On the back side of the rifle, you find a Vltor Emod stock mated to a Mil-Spec Vltor receiver extension. I liked the easy to reference numbers but didn’t find them to be overly useful. The EMOD has some rather nice features that come at the expense of weight. I won’t go too far into the EMOD stock; it has been around long enough for there to be hundreds of reviews on it. Some of the highlights of the stock are places to put batteries, a porthole for viewing numbers, a metal strike plate, and QD attachment points.

    As I mentioned earlier, the end plate is not staked properly. While not a deal breaker, I would have liked to see a couple of nice, clean indentations. IMG_4384IMG_4386 IMG_4389 IMG_4391

    That super nice Criterion barrel is topped off with one of the more efficient brakes I have had the pleasure to shoot to date, the Fortis muzzle brake. The included control shield is also a nice touch; I know my friend Scott appreciated me using it while he was shooting groups and I was blasting away for photos.

    Installation of the control shield is stupid easy. Make sure the tab on the inside of the shield is lined up with the groove in the brake, slide it on until it stops, then turn the control shield counter clockwise until it clicksIMG_4394 IMG_4399

    I started shooting at my 8” steel plate at 50 yards to zero the Aimpoint M4 I threw on the Citizen, to my surprise the dot was about an inch high at 50 yards. After I was comfortable with the zero, I loaded up several magazines and emptied them at the pace of about a shot every half second with only two misses out of the 120 rounds I fired in that string.

    After that series of four mags on target, I loaded four more up and experimented with the brake both covered by the blast diverter and without, I found that the blast diverter did its job rather well and didn’t reduce the effectiveness of the brake too terribly much.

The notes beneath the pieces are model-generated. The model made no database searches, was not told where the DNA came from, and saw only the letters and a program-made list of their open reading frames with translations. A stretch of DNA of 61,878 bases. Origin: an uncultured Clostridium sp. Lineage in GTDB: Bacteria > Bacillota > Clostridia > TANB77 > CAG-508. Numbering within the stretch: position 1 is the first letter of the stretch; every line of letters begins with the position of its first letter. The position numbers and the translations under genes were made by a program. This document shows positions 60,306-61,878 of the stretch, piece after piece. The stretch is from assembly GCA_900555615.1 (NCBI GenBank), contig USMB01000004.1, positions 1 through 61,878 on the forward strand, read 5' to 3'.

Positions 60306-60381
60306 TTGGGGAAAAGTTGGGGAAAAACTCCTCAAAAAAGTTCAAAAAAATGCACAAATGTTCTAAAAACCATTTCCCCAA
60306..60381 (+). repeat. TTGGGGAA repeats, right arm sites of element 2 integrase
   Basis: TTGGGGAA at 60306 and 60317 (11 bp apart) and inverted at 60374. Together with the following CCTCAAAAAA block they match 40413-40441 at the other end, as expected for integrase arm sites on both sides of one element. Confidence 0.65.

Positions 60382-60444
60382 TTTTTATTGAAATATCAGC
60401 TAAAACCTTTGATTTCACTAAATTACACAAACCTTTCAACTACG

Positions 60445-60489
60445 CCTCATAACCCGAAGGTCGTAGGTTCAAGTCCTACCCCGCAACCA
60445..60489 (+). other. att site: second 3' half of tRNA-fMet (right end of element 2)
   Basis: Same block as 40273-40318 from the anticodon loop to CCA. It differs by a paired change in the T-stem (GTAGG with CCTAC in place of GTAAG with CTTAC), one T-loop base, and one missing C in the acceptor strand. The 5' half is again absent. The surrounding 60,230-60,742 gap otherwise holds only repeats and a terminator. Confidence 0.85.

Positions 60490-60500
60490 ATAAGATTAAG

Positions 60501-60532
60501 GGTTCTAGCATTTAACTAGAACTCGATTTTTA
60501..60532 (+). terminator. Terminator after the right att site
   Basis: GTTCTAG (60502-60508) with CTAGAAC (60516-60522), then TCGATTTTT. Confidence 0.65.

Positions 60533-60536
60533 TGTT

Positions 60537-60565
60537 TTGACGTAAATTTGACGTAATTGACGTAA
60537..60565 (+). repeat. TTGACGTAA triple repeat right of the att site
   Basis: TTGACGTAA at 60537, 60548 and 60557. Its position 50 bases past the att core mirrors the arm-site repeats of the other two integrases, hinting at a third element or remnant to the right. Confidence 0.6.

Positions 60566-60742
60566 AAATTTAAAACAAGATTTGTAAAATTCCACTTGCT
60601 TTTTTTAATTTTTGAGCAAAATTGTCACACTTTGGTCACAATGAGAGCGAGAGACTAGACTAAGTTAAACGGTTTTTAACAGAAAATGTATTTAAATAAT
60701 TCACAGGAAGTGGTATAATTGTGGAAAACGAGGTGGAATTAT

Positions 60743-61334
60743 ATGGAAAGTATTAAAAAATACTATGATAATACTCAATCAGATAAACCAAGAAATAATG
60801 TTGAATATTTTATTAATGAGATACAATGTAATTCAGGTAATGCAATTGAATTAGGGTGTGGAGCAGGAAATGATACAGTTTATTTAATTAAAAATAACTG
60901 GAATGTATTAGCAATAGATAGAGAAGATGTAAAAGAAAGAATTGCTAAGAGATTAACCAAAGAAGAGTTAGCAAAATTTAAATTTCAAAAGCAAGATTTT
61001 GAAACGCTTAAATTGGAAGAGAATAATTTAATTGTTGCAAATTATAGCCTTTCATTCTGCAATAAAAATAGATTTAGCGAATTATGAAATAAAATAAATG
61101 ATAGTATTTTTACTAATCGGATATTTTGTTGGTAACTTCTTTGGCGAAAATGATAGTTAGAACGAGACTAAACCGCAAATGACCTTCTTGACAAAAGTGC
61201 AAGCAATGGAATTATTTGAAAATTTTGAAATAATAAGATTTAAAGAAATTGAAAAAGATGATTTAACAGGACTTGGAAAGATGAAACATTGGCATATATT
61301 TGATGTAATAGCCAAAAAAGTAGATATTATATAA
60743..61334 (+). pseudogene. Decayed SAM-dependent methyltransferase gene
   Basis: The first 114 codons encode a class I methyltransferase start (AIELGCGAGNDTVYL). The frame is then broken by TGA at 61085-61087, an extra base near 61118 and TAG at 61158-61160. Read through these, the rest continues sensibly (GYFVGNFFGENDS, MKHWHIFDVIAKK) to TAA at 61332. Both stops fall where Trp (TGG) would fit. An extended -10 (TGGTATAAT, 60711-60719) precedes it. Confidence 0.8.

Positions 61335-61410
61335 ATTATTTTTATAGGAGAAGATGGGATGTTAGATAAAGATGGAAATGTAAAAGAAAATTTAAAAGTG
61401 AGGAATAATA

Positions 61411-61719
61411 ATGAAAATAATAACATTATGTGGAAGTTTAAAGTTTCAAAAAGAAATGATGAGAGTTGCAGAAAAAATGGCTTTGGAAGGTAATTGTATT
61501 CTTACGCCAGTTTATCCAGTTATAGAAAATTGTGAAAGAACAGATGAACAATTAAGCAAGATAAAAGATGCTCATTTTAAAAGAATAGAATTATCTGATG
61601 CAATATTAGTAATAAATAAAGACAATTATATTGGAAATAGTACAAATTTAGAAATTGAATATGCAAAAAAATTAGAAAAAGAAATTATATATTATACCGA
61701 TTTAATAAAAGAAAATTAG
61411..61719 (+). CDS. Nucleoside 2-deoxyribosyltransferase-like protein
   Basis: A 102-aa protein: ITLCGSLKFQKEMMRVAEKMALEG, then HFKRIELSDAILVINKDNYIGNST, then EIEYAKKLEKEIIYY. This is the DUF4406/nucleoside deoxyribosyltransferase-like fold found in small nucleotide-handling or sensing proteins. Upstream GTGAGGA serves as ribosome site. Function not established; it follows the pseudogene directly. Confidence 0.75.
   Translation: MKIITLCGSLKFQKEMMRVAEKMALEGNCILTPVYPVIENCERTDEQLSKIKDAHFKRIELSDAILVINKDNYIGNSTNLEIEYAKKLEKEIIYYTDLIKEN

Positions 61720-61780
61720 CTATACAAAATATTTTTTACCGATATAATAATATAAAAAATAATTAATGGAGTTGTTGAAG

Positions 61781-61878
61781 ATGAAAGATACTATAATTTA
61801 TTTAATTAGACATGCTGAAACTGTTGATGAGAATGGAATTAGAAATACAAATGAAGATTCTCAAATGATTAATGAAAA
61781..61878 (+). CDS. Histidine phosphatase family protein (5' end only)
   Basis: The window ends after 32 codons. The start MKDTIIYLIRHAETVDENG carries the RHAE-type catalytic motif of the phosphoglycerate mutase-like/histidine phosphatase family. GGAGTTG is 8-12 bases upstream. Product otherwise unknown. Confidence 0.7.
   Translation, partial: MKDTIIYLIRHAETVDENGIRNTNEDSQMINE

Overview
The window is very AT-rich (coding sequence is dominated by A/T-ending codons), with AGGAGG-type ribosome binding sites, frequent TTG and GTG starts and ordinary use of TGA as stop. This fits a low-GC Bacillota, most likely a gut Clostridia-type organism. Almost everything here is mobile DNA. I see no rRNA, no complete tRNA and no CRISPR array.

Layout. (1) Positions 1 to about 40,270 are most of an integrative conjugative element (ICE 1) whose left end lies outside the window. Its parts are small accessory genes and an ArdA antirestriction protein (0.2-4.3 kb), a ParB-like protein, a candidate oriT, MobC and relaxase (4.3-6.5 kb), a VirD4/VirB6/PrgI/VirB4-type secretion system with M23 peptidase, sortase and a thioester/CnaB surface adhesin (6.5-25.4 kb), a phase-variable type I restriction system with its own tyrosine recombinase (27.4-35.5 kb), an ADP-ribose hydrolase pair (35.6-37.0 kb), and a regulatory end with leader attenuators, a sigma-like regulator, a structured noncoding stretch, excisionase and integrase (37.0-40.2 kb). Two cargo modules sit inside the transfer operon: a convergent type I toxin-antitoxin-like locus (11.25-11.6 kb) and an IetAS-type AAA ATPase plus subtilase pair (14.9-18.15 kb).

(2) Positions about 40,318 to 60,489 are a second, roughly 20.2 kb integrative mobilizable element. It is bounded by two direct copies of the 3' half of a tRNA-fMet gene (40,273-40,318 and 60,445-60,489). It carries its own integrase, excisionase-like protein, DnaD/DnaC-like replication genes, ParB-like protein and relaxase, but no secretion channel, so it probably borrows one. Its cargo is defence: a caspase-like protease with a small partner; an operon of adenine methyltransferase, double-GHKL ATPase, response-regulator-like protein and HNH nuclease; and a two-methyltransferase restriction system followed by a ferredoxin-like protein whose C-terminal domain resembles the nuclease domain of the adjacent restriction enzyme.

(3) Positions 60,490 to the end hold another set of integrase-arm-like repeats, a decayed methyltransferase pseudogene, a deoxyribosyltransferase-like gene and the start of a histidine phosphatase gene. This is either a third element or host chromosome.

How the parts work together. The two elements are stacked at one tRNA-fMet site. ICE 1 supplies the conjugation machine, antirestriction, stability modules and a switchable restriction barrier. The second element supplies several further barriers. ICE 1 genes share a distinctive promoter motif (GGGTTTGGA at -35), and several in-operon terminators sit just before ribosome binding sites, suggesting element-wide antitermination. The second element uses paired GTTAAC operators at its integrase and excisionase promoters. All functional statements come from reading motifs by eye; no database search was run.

With it being as easy to shoot the MGS Citizen fast and accurately, I was left in awe. When the rifle first arrived, I was eager to get it to the range, review it, and send it back. Now I am left with a very hard decision, do I shell out the money to keep the rifle in my safe? Since I have a little one on the way my gun budget isn’t near what it used to be making the decision harder than ever. Even my shooting buddy Scott wanted to know if he could buy it after shooting some groups at 50 yards with the Citizen.MGS-1 MGS-2 MGS12 MGS11

    Since we were already set up on the 50-yard line, we just shot groups from there. Either way, the group Scott shot with some of the IMI Razor Core 77-grain OTM ammo I brought out for accuracy testing is nothing short of majestic. Scott put ten rounds into one ragged hole with only a wooden block, a towel, and a sock filled with beans. That Criterion barrel is incredibly accurate, and the rifle length gas system does a great job of keeping that soft recoil impulse 20” AR shooters enjoy as well as an increased lock time. IMG_4356

    While at the range I noticed that the nickel boron trigger was one of the nicest Mil-Spec units I have ever run across and had to put it on my trigger gauge. Coming in at just under 5 pounds every time I tested it, it was pretty impressive, but I still would have liked to see a high-quality unit like a Geissele, CMC, or other well-known aftermarket trigger fitted.

    Even though the gauge shows a rather light trigger pull, it still has the take-up, creep, and overtravel that you might expect with a Mil-Spec trigger.P1080700

    What do I think about the MGS Citizen rifle? It has to be one of the best turn key AR-15s I have had the pleasure to shoot so far. After I was able to unload hundreds of rounds on a 8” plate at a fast pace without breaking a sweat was enough for me to take notice. When Scott shot an incredible group, I was amazed. After the day had ended, the MGS Citizen had eaten 620 rounds of ammo consisting of Wolf, TulAmmo, IWI, Federal, and Fiocchi.

    With rifles in this price bracket, it is easy to have high expectations that the rifle sometimes has a hard time living up to. This time, my expectations were that it was going to be a nice rifle but nothing that stands out from a crowd. If I wasn’t wrong again I often am.

    If I were in the market for a rifle in this price range, the MGS Citizen would be at the top of my list over even building my own. Whatever magic they worked with this thing is enough to pry a few more dollars than normal out of my hands.

    Does anyone want to gift me two grand? I’ll give you a hug and a high five.

    MSRP for The Citizen is $1999 as tested; the Aimpoint M4 is not part of the package. Currently, MGS’ website is under development, but you can find their contact information on their website HERE or Facebook HERE to inquire about the Citizen.